What is a Casino?


A casino is a gambling establishment that offers players the opportunity to gamble and play games of chance. Most casinos also offer other entertainment and luxury amenities to attract and keep visitors. For example, some casinos offer free hotel rooms or meals to high rollers (players who wager large sums of money).

Gambling in some form has existed in nearly every society throughout history. The exact origin of gambling is not known, but it is generally believed to have originated in ancient Mesopotamia, Greece and Rome, and was later popularized in Europe during the 1700s. In the United States, the first legal casino was built in Nevada in 1931. Its popularity soon spread, and in the 1980s a number of American states amended their antigambling laws to permit casino gambling. Casinos soon began to appear on Native American reservations as well.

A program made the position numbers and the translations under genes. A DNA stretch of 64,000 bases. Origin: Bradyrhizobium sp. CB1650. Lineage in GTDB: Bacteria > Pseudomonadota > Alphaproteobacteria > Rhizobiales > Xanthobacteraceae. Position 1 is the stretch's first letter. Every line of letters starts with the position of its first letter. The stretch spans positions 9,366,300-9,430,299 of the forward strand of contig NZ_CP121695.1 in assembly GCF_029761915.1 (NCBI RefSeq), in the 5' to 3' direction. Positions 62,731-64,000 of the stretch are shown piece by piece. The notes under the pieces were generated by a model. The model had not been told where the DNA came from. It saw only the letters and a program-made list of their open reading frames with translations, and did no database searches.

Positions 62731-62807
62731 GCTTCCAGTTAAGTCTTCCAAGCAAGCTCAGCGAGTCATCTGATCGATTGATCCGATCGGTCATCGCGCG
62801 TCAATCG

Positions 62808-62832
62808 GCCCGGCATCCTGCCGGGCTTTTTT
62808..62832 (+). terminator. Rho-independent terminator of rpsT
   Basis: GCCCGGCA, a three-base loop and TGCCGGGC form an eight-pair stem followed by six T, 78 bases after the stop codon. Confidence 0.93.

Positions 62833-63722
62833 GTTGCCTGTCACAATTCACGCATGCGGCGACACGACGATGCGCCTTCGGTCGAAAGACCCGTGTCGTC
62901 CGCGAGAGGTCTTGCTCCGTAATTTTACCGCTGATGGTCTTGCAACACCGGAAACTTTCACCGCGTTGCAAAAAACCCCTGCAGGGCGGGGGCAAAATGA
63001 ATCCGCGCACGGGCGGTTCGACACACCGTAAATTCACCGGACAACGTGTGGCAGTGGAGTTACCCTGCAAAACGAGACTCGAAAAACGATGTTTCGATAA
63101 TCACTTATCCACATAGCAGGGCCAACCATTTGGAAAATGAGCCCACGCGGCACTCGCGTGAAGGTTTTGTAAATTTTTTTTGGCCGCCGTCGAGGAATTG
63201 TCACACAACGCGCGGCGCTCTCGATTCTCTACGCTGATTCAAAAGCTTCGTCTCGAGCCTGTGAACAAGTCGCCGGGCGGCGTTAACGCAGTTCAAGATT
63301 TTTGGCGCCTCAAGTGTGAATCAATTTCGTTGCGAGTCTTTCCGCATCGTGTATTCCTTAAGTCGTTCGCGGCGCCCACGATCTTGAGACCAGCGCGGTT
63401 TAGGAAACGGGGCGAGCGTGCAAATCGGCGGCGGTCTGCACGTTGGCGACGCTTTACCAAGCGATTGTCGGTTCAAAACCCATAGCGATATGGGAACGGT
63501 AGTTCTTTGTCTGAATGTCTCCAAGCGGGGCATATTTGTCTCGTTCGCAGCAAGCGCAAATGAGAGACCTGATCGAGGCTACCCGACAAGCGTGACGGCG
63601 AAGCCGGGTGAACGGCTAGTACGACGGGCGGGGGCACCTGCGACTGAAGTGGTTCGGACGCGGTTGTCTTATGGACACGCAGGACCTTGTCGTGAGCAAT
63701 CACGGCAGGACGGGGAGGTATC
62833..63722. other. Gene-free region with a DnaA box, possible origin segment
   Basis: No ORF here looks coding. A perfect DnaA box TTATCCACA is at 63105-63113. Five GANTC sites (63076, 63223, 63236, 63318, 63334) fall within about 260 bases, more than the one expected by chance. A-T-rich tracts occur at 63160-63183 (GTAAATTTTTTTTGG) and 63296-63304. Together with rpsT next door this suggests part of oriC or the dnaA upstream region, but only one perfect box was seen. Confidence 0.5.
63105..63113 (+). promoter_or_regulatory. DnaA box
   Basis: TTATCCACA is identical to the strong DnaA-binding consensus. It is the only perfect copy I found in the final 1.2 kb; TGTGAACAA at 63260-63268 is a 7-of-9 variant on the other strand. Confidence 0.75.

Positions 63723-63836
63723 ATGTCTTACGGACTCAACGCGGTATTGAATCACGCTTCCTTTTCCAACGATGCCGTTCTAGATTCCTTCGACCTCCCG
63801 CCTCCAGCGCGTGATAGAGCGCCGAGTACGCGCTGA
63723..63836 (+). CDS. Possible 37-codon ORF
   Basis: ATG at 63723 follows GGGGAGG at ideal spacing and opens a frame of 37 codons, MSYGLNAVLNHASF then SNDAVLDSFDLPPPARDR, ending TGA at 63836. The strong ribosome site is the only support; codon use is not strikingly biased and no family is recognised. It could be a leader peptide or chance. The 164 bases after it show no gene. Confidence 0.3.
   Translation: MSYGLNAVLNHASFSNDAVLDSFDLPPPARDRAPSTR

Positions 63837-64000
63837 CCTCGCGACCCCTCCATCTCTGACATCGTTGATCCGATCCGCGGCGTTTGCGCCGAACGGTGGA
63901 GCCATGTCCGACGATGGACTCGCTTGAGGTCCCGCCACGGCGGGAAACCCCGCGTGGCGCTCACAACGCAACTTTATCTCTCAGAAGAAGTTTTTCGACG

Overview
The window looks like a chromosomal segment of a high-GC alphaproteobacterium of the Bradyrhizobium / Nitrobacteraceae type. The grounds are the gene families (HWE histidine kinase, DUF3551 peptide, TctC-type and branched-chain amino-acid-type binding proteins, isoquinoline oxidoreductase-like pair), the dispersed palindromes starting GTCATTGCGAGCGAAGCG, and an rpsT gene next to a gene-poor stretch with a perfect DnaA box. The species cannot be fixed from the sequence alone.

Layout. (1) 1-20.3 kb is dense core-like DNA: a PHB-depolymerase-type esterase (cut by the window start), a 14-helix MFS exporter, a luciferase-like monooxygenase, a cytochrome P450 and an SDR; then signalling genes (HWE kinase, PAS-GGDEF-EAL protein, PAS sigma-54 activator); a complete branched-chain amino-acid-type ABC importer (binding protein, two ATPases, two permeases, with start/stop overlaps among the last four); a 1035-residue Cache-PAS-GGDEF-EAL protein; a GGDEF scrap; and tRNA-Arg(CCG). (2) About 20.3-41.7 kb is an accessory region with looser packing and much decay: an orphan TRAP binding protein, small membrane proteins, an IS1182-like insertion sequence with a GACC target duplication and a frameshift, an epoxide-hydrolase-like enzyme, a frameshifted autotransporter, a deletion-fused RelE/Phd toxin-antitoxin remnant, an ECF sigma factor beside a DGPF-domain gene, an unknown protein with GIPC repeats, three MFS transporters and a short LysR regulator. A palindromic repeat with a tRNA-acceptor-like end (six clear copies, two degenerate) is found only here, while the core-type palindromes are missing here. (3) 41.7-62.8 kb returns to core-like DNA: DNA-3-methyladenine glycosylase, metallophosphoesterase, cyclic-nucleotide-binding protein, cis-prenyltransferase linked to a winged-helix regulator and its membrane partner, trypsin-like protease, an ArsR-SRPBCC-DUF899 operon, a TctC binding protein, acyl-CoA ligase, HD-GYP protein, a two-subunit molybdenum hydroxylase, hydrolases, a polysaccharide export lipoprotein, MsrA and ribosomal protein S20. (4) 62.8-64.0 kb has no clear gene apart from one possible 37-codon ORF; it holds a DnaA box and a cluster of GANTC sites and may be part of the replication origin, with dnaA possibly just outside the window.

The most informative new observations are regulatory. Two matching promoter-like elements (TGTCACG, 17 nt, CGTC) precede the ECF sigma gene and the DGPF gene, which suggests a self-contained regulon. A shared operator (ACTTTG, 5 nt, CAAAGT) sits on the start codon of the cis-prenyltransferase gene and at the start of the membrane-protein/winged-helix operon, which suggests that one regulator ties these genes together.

Besides gambling and game-of-chance play, casino facilities can include restaurants, bars, theaters, shopping centers, swimming pools, and beauty salons. In addition, many casinos have security measures to deter cheating and theft by both patrons and staff. These may include security cameras, metal detectors, and staff who monitor the movements of players.

Because casino gambling is a highly lucrative business, casinos compete vigorously to lure gamblers. They offer various rewards to players, called comps, which can include room and meal vouchers, show tickets, limo service, and airline tickets. The amount of comps received depends on the amount of money gamblers spend at the casino and the type of game played.